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Becoming a GP an impossible option for many trainees
The current crisis in GP recruitment looks set to worsen with the news that the pay for trainee GP’s is to be cut by 31%. BMA leaders have even warned that this significant pay cut could not only exacerbate the current workforce shortage but also make becoming a GP an impossible option for many trainees. The pay cut has arisen from the decision to remove the GP supplement which slashes their pay by the aforementioned 31%.
This supplement was first introduce to ensure trainee GP’s received a level of pay on a par with that received by specialist trainees in other areas. The BMA, however, have now submitted evidence which highlights the fact that the DDRB are committed to reviewing this supplement in light of both the progress that has been made in the reduction of hours doctors spend in hospital training and the latest evidence regarding the recruitment of GP registrars.
The reduction in their salary is effectively a massive disincentive for those medical trainees considering a career as a GP and couldn’t have come at a worse time considering the climate. The BMA added that these potential cuts could effectively put an end to the hopes of those trainees who were considering becoming a GP as this lower salary would make it impossible for many who had family and financial commitments.
A previous government mandate has stated that HEE, Health Education England, must ensure that 50% of all the medical trainees take up GP posts by 2014, which equates to filling 3250 posts. Considering the current climate the BMA has described this as ambitious. Despite the all out recruitment drive last year only 2688 trainees were recruited into general practice, leaving nearly 400 positions unfilled.
In the evidence which the BMA published they have said that this supplement was first introduced in order to ensure that trainee GP’s did not suffer a disadvantage in their salaries compared to doctors training is specialist areas and it was needed as much today as it was then. This supplement ensures that entering general practice remains both a viable training option and an attractive career choice for medical graduates.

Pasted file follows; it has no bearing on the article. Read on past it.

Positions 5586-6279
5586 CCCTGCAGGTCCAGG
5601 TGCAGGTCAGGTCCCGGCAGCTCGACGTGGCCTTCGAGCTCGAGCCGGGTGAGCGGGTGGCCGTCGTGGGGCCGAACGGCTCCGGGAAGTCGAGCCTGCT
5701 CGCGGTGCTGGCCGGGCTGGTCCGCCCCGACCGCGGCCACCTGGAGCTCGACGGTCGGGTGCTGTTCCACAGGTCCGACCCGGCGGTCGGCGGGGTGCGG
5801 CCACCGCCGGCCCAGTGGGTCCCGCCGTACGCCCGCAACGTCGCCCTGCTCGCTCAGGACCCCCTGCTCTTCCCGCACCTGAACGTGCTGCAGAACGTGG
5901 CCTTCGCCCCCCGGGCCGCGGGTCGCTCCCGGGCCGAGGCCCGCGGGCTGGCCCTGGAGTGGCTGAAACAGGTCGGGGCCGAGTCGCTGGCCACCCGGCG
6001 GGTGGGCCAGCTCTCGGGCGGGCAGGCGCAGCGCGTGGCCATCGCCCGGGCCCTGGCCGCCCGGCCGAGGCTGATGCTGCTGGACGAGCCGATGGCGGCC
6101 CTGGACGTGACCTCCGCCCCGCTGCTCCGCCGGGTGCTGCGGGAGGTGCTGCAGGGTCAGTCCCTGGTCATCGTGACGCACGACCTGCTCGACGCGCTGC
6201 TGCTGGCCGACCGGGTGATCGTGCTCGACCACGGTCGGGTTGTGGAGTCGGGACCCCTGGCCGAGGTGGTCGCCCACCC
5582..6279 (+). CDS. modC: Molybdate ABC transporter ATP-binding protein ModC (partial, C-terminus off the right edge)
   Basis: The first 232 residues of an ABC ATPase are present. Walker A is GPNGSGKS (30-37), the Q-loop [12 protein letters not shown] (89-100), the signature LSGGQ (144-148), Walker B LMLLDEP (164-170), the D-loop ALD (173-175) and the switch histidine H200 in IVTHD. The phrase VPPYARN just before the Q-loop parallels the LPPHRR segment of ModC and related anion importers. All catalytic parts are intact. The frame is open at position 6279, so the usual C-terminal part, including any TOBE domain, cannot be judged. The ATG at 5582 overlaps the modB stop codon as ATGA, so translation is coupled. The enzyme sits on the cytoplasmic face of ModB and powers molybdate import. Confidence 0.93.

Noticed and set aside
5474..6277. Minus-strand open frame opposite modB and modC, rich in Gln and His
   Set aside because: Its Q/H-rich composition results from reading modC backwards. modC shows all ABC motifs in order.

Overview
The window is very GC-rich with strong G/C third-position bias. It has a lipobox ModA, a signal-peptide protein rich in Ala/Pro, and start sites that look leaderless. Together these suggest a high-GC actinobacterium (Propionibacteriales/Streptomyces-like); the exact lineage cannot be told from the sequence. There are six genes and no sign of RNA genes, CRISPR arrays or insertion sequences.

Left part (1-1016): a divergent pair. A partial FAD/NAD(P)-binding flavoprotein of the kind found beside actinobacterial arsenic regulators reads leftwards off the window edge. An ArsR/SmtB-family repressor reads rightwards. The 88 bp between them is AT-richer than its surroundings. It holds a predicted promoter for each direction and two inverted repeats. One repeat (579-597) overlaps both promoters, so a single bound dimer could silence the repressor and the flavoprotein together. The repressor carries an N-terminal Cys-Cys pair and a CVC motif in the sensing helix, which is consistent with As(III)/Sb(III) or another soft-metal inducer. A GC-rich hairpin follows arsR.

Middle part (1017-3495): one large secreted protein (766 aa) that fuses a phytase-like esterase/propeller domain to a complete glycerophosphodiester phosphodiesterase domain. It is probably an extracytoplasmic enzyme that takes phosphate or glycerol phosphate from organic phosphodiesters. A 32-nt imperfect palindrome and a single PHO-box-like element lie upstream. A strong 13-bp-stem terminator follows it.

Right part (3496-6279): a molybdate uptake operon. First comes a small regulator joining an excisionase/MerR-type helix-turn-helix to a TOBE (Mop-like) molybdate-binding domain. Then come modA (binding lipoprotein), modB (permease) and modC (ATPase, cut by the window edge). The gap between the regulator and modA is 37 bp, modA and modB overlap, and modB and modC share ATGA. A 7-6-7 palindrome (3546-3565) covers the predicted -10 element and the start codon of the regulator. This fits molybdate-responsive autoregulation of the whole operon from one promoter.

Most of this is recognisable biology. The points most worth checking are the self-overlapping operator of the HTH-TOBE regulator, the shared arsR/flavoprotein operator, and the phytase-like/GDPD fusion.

The removal of this general practice training supplement will result in a significant pay difference between GP and specialist trainees. As a result more medical graduates are likely to opt for training posts in hospitals to continue their specialist training, which in turn will see future recruitment drives falling even more short than last years. General practice is facing a crisis in both recruitment and retention, so what is the answer?
In order to avoid the inevitable shortage in GP’s in a few years time this supplement must remain in place, or something else introduced to entice medical graduates into this most essential of specialist fields. Already we are seeing practices having to close due to the shortage of GP’s leaving existing practices struggling to cope with the influx of extra patients with their limited resources.
The PM has claimed that patients will have access to GP’s 7 days a week if they return to power in the next election but quite where these GP’s will come from is a glaring omission from this bold statement. Bigger incentives are needed to encourage more trainees to enter general practice, and they are needed now, otherwise the heart of the NHS could well cease to beat.